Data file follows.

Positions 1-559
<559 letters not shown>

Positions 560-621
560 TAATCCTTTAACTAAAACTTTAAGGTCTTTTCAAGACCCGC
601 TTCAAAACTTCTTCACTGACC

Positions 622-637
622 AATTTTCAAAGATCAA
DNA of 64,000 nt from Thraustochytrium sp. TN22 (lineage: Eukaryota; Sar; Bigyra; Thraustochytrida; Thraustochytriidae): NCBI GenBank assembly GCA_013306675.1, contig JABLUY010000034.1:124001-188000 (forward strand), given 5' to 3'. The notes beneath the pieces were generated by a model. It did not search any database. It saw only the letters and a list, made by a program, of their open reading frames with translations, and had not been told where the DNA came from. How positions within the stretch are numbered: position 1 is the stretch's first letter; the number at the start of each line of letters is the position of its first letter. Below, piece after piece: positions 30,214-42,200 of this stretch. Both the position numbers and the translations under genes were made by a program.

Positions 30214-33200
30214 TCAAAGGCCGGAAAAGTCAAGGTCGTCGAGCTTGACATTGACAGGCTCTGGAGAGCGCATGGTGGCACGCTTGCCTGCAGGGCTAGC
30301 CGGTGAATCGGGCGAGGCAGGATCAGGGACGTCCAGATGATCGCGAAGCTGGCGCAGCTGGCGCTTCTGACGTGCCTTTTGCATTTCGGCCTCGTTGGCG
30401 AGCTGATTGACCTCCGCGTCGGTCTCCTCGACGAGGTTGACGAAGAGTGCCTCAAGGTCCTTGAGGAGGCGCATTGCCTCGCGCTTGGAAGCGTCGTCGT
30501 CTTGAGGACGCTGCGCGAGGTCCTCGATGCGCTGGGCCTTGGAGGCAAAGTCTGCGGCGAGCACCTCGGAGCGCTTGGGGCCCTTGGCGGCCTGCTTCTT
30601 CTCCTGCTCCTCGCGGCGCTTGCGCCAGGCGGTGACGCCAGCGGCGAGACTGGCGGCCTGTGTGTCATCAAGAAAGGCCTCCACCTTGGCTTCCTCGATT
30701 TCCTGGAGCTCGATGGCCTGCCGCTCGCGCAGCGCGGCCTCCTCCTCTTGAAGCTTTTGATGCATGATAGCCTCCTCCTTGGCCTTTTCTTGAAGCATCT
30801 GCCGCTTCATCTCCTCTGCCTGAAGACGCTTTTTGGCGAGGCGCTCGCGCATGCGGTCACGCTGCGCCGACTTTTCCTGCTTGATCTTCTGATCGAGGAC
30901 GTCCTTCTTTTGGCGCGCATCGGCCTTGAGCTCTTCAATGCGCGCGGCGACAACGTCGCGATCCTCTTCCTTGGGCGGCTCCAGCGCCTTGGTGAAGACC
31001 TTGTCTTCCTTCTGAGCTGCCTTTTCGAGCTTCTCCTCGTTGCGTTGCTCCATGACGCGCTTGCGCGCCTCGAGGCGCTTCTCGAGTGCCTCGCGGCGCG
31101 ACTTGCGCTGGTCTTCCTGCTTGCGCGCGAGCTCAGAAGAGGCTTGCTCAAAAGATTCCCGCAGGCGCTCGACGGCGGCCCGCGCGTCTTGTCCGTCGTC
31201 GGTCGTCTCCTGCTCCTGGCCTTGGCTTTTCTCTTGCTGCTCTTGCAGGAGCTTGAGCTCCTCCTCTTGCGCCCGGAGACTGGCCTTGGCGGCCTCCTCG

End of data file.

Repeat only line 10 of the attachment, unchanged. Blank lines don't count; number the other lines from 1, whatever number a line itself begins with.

30214 TCAAAGGCCGGAAAAGTCAAGGTCGTCGAGCTTGACATTGACAGGCTCTGGAGAGCGCATGGTGGCACGCTTGCCTGCAGGGCTAGC